EPA eyes N. Portland site for toxic dump

PORTLAND, Ore. (KOIN) — The Willamette River from the Broadway Bridge to Sauvie Island is lined with toxic waste from years of marine and industrial activities. It’s a Superfund site the EPA ordered to be cleaned up.

But that toxic waste has to go somewhere and one proposal is to bury it all in one of the slips at Terminal 4 near the St. John’s Bridge in North Portland.

Terminal 4 is practically in the shadow of the St. Johns Bridge and the St. Johns neighborhood, with an elementary school about a mile-and-a-half away. A popular park is in the area.

Neighbors have concerns about the safety of that plan that could bring contaminated waste to their neighborhood permanently.

Dennis Keppes and his wife Jamie teach their grandchildren life lessons at their home on a daily basis.

“We make a mess, we clean it up,” he said.

8-15-13-port terminal 4
Terminal 4 at the Port of Portland. (KOIN 6 News)

He’s hoping the EPA and the Port of Portland clean up the mess without adding danger to their neighborhood.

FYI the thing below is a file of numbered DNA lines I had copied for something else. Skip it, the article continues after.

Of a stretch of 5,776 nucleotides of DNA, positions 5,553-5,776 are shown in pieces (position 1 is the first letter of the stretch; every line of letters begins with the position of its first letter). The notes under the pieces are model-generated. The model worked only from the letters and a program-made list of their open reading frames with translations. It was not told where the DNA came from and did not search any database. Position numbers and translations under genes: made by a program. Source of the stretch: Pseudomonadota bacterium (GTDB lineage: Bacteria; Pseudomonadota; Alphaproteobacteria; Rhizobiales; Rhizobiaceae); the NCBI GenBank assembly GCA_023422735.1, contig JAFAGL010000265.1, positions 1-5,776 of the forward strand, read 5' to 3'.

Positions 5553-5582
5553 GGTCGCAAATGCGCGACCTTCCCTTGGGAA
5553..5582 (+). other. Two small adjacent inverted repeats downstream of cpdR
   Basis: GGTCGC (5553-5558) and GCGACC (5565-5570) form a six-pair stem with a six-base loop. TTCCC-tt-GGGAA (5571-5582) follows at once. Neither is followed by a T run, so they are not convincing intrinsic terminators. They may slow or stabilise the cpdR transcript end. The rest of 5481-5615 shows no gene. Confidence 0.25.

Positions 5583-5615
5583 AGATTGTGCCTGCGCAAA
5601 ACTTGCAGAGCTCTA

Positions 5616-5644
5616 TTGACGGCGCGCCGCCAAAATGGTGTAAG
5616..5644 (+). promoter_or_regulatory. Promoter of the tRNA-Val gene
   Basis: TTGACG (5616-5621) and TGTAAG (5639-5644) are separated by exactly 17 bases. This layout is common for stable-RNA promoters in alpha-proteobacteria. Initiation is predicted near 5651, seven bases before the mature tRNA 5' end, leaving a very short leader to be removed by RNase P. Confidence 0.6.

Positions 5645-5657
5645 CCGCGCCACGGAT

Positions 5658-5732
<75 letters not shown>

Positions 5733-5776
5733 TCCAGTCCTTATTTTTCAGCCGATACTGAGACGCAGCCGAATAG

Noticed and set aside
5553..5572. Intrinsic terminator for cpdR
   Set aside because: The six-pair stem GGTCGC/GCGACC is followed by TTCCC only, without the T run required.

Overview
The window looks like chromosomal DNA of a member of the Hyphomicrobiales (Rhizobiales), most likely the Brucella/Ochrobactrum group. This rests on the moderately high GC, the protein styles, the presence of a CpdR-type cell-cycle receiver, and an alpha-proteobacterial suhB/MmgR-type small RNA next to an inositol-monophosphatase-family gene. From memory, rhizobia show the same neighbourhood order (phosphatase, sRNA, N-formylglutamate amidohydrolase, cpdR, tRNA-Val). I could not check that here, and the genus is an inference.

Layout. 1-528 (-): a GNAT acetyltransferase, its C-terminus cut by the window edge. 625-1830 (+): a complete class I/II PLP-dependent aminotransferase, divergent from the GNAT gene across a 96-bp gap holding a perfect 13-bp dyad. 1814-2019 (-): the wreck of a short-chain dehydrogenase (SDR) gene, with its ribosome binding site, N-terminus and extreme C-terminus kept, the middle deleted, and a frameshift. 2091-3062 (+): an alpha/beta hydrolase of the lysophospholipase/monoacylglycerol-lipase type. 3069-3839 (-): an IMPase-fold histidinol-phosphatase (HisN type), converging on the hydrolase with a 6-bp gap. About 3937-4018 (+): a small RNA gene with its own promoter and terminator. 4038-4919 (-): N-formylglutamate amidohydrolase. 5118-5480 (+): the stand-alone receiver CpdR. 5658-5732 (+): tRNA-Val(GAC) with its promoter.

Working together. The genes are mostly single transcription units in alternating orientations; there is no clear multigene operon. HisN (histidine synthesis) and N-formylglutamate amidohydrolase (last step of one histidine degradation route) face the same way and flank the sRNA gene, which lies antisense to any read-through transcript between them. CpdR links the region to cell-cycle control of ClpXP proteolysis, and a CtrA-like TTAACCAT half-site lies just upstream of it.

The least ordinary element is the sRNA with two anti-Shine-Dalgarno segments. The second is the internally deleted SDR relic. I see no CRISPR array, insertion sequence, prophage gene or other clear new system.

“It’s just phenomenal to me that they can dig it up out of the river and turn around and put it back in the river,” Keppes told KOIN 6 News. “It seems to me you would clean it up and dispose of it.”

The Port of Portland’s Josh Thomas said, “The EPA is looking at a number of different alternatives.”

An EPA spokesperson in Seattle said Thursday no decisions have been made, but added Confined Disposal Facility — CDFs — have a “good track record” at managing sediments. Also, the Port of Portland has prepared more than half of the design work to bury the waste at Terminal 4 at the request of the EPA.

The design work was done to determine the feasibility of this option.

“I want to know that it’s safe. I don’t want someone telling me it’s OK,” Keppes said. “That’s insufficient.”

The neighbors fear the waste could seep back into the river or travel through the air into their homes, schools and farms. They also worry it wouldn’t stand up to a big flood or a major earthquake.

“That gets into a lot of ‘what ifs,'” Thomas said. “What if EPA  determines there should be a CDF? Then what if that CDF should be at Terminal 4, not at Swan Island Lagoon? I don’t think it’s appropriate to go down that road.”

“I just don’t want to leave a mess for someone else to clean up, the kids, the grand kids to clean that up,” Keppes said. “We’re just saying, if you’re digging it up and you’re going to stir it up, clean it up.”

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